This was an action for an all male panel last year for the Jane Jacobs conference, on May 24th 2016. It is common for all genders to over look or under represent the work of women. Despite what the organizers claimed there are hundreds of very qualified and dare I say charismatic women who are also experts on Jane Jacobs. All you have to do is remember to look. We selected 20 names representing high profile speakers to local people, those in community work, were academic experts on J.J. or had made a film or written a biography and placed names of these experts on 20 chairs which we put on the podium of the conference to act as a ‘Silent Panel.’ And spread the following text:
” We are proud of the Department of Spatial Planning at the TU Delft for celebrating Jane Jacobs 100th birthday by exploring and honoring her legacy. Everyone involved deserves support and recognition. Yet we would also like to recognize another part of Jane Legacy today by adding chairs to represent the ‘invisible’ panel members. Though Jane Jacobs is a unique mind, so much of who Jane Jacobs was and how she was able to come to her insights and conclusion was also because the way her culture, and society, positioned her as a woman. She was close to street level and close to everyday life of the city. Conversely many of the barriers she faced to winning respect by planning professionals, and professionally as an author and journalist, was because she was a woman. Jane Jacobs was a trail blazer on many fronts and in breaking through gender stereotypes, no less.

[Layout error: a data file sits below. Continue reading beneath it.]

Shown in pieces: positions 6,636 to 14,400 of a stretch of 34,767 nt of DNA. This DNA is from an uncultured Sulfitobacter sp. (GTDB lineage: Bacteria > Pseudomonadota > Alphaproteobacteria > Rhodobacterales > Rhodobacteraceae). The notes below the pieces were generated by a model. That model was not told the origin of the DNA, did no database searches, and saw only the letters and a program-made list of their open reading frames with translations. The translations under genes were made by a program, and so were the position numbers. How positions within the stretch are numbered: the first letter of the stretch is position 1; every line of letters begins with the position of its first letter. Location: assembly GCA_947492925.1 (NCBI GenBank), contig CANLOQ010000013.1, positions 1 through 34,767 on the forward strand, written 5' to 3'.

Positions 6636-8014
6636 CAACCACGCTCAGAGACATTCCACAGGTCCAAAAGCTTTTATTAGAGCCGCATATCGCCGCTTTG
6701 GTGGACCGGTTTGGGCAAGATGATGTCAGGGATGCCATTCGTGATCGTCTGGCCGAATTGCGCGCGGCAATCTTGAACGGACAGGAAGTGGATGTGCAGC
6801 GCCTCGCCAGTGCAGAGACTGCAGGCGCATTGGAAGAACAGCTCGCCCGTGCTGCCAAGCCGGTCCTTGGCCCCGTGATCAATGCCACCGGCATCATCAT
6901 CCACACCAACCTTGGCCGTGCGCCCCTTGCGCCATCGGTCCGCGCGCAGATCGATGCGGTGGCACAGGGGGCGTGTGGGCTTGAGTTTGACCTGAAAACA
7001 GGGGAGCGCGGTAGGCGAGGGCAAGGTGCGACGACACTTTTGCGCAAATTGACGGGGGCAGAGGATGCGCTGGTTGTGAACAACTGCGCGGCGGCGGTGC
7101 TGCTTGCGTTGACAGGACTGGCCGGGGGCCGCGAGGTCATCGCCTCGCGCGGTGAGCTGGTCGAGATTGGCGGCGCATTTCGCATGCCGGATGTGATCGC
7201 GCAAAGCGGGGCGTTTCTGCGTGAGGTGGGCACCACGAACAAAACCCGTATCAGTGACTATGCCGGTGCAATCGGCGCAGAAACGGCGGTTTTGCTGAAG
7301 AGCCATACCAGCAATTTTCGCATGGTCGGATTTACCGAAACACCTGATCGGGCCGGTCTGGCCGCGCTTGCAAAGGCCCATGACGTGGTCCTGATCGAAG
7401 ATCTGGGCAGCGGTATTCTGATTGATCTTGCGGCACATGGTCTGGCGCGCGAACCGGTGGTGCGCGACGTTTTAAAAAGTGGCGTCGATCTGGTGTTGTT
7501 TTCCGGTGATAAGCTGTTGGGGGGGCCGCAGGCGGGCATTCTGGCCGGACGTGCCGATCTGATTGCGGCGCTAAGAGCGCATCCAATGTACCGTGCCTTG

Too often when women achieve success in retrospect their sex is forgotten or given another kind of status, but while they struggle to have their work recognized their sex is the first thing people see. It performs more like a screen that hides more than it reveals. How people in our culture perceive women makes their minds and work invisible. Much too often we forget to celebrate and recognize professional women and their achievements simply because of our culturally constructed biases against women. Implicitly and explicitly we exclude qualified women and their ideas from our debates and panels. This is not about being politically correct this about saying let’s get over it, let’s do this for Jane let’s not miss the opportunity to include and hear these invaluable points of view ever again. Let’s stop explicit and implicit exclusion based on sex alone.
Wrote the Urban Wisdom of Jane Jacobs
Monika Kurath (Center for Research on Architecture, Society & the Built Environment, ETH Zürich) http://www.wohnforum.arch.ethz.ch/en/team/monika-kurath
– Wrote on how to revive the Tiber river in Rome with Jane Jacobs style solutions http://architettura.uniroma3.it/…